W hen the commander in chief writes a letter to a grieving family honoring the service of a soldier who has made the ultimate sacrifice, it's a powerful gesture of appreciation. So President Barack Obama did the right thing in reversing a long-standing and irrational policy of not sending condolence letters to families of combat-scarred soldiers who commit suicide. The nation should continue to do more to acknowledge the growing numbers of troops who commit suicide, and give more support to those coping with the psychological wounds of war.
While letters from the president can provide some comfort, more needs to be done to provide enhanced therapy and counseling for troops dealing with traumatic brain injuries, posttraumatic stress disorder and depression — all factors that contribute to the military's alarming suicide rate.
After a needlessly long 18-month review of the condolence letter policy, Obama will now begin sending letters to families of troops who take their lives while serving in combat zones. That's a good start. But the families of military personnel who commit suicide after returning home from Afghanistan and Iraq will still be denied an official presidential acknowledgement that their loved one was as much a combat casualty as those who were victims of a bullet or a bomb.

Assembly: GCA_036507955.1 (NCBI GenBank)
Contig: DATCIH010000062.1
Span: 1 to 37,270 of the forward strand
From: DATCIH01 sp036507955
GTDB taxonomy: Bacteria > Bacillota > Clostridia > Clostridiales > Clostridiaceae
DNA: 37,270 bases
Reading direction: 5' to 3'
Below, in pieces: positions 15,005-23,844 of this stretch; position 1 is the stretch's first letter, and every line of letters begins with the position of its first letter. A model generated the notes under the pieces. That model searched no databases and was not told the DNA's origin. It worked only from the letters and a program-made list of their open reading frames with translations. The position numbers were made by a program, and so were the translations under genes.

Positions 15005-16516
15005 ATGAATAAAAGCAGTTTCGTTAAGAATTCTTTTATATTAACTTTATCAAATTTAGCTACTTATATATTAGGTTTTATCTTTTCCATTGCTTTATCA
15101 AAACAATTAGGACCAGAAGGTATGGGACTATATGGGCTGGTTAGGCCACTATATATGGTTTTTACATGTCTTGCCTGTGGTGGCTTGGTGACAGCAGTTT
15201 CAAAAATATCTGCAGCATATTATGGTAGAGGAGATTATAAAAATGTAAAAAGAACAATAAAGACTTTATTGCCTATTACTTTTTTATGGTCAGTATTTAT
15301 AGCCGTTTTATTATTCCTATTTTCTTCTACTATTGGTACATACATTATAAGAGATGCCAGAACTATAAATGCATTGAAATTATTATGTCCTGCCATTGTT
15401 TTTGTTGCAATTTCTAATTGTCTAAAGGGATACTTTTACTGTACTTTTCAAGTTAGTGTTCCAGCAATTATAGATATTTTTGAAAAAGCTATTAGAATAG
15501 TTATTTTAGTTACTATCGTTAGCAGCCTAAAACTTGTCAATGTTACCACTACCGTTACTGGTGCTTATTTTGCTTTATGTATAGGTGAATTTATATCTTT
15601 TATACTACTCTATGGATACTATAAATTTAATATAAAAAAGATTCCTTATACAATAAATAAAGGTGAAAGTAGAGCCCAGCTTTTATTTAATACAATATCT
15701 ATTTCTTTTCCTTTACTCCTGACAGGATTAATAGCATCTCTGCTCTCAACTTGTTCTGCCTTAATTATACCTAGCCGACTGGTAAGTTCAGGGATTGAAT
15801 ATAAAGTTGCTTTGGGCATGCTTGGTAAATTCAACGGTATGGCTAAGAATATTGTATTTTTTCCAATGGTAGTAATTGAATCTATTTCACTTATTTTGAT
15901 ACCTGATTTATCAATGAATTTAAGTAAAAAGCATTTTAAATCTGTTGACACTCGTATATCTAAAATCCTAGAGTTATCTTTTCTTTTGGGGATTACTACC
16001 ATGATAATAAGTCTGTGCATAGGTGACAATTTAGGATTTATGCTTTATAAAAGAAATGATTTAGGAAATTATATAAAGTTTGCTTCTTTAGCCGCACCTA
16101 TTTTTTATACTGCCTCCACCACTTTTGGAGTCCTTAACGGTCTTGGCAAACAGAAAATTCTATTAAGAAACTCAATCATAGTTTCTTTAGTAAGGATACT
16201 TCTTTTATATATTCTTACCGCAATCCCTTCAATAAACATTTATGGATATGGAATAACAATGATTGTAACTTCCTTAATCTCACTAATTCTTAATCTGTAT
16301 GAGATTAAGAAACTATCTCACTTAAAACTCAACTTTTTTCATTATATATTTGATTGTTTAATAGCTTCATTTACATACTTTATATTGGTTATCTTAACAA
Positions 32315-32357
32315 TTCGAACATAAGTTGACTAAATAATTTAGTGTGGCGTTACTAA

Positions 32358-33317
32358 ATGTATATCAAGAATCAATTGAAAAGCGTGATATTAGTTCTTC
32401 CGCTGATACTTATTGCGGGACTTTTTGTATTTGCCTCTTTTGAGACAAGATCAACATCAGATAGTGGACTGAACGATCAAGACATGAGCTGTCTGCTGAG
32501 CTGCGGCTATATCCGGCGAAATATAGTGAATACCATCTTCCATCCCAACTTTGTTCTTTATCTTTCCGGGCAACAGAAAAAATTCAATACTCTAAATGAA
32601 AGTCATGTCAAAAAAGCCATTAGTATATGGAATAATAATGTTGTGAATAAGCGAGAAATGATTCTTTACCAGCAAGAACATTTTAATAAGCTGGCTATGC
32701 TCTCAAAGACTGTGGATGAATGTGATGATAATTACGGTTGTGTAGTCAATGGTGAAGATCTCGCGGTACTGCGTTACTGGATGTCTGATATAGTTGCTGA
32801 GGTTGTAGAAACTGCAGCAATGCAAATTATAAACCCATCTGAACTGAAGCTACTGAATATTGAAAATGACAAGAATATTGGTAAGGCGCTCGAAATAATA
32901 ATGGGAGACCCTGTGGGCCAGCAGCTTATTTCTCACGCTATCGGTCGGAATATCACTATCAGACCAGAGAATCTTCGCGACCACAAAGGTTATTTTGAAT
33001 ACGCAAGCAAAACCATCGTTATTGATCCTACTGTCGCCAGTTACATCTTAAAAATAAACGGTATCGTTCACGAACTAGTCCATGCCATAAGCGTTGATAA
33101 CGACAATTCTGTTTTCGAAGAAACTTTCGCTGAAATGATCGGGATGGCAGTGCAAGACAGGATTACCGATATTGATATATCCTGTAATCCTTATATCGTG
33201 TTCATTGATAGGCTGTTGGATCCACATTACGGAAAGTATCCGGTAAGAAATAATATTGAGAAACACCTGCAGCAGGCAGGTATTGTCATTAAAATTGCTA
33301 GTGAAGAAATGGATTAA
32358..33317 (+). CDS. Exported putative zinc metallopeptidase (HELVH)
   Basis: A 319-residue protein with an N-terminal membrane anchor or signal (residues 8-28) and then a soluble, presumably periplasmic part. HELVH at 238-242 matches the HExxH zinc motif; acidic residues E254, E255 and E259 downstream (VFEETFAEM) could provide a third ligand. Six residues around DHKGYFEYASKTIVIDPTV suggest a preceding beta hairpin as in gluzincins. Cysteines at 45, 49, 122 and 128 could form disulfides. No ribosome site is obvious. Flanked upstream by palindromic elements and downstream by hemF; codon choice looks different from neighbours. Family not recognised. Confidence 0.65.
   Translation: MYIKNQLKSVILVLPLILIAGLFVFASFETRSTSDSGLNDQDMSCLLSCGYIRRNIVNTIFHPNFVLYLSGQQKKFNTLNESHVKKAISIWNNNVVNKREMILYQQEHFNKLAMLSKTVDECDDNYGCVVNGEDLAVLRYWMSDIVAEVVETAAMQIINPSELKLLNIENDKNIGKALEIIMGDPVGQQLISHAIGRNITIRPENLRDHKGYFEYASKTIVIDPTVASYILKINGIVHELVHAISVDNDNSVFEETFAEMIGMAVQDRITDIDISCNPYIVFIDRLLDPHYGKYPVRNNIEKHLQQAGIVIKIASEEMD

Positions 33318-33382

Each branch of the military calculates its suicide rate differently. Still, it is estimated that the numbers of troops who have killed themselves roughly parallels combat deaths in Afghanistan and Iraq. Between 2005 and 2009, it is estimated that more than 1,100 service members committed suicide. Last year, 295 active-duty personnel took their lives. The Army alone had 155 suicides within its ranks in 2010, with an additional 67 suicides through May of this year. But since only 38 of these self-inflicted deaths over the two-year period occurred within a combat zone, under the new condolence letter policy 184 grieving Army families would still be unfairly denied an official presidential recognition honoring their loved one's service in uniform.
The Obama administration should be more inclusive in implementing its condolence letter policy to better reflect the mental and emotional stress multiple deployments over nearly 10 years of combat have inflicted on America's military. Far too many of America's fallen heroes who have survived the killing fields still cannot escape the enemy who lurks within the mind.